MITOCHONDRIAL COMPLEX I DYSFUNCTION IN PRADER WILLI SYNDROME: A NEW THERAPEUTIC TARGET.
Ingrid Tein, MD. Hospital for Sick Children, Toronto. Dr. Tein is an expert in energy metabolism and muscle fitness, who is examining mitochondrial dysfunction in PWS. Her group will carefully study the effects of CoQ10 in adolescents with PWS, measuring effects on strength, endurance, muscle function. This study should generate a better understanding of the underlying deficits in muscle function in PWS, and provide important guidance on use of CoQ10 in PWS. {Funded in partnership with FPWR-Canada}

LOSS OF MAGEL2 AND HYPOTONIA IN PRADER-WILLI SYNDROME.
Rachel Wevrick, PhD, University of Alberta, Alberta. Dr. Wevrick’s group has found that mice missing the PWS-region gene Magel2 have reduced strength, activity levels and endurance. In this study they will examine interventions including diet, supplements and drugs, to improve hypotonia and muscle strength and endurance. The goal is to identify interventions that can be readily used in the clinic. {Funded in partnership with FPWR-Canada}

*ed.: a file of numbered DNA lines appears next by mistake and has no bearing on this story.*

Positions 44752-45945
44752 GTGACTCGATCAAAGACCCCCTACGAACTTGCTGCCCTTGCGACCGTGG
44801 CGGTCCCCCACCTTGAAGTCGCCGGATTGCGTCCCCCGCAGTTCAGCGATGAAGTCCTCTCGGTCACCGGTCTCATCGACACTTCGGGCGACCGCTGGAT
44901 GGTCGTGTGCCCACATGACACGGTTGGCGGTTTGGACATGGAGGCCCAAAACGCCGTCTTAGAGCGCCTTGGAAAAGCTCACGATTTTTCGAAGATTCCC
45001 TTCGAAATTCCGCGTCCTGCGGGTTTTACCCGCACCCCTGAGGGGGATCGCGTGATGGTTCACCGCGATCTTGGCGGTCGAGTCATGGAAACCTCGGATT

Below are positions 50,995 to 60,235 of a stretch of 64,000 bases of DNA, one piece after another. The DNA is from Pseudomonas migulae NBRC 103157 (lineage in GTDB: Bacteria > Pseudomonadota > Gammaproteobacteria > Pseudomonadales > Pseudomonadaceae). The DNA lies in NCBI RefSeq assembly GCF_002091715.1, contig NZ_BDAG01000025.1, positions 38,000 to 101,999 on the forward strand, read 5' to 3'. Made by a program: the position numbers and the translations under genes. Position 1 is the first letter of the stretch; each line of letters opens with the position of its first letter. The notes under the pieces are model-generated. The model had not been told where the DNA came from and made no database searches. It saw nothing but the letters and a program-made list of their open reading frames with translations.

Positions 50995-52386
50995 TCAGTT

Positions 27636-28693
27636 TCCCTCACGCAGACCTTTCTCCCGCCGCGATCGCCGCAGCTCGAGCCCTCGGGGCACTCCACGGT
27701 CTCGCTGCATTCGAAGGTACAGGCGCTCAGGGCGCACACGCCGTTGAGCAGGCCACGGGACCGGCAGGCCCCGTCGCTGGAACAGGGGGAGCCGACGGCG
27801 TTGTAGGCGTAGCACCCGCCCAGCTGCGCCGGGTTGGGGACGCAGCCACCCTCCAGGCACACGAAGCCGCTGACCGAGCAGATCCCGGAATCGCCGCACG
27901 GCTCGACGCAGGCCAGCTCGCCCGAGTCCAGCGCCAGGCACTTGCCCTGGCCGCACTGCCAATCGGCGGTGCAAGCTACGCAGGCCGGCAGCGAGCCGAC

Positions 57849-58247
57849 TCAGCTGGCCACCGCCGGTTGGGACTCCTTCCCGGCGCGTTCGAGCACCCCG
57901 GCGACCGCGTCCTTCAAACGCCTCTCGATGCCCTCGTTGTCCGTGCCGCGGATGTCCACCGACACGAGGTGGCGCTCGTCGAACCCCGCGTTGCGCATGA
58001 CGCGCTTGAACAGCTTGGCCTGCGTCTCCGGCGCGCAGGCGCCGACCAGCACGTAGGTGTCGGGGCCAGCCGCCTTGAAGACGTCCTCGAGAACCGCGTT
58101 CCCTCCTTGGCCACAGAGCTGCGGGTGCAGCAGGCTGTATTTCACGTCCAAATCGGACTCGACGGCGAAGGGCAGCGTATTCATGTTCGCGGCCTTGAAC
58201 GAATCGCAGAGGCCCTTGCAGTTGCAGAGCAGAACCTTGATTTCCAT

PLASTIC TASTER: A SWITCHING TRAINING GAME FOR PEOPLE WITH PWS THAT ADAPTS TO INDIVIDUAL NEEDS. 
Kate Woodcock, Ph.D. Queens University, Belfast (Year 2) Dr. Woodcock is interested in understanding the underlying triggers for temper tantrums in PWS, and has identified ‘task switching’ as a significant challenge. This project aims to develop a software prototype directed at teaching and improving task switching in PWS. In year 2, development of the prototype will be extended to adapt to individual needs and tailored to encourage adoption of the improved task switching to everyday life.

Topics: Research

Susan Hedstrom

author-image

Susan Hedstrom is the Executive Director for the Foundation for Prader-Willi Research. Passionate about finding treatments for PWS, Susan joined FPWR in 2009 shortly after her son, Jayden, was diagnosed with Prader-Willi Syndrome. Rather than accepting PWS as it has been defined, Susan has chosen to work with a team of pro-active and tireless individuals to accelerate PWS research in order to change the natural history of PWS. Inspired by her first FPWR conference and the team of researchers that were working to find answers for the syndrome, she hosted her first One SMALL Step walk in 2010 and began the development of the One SMALL Step walk program which now raises over $1.5 million a year for PWS research.

PWS Blog Subscribe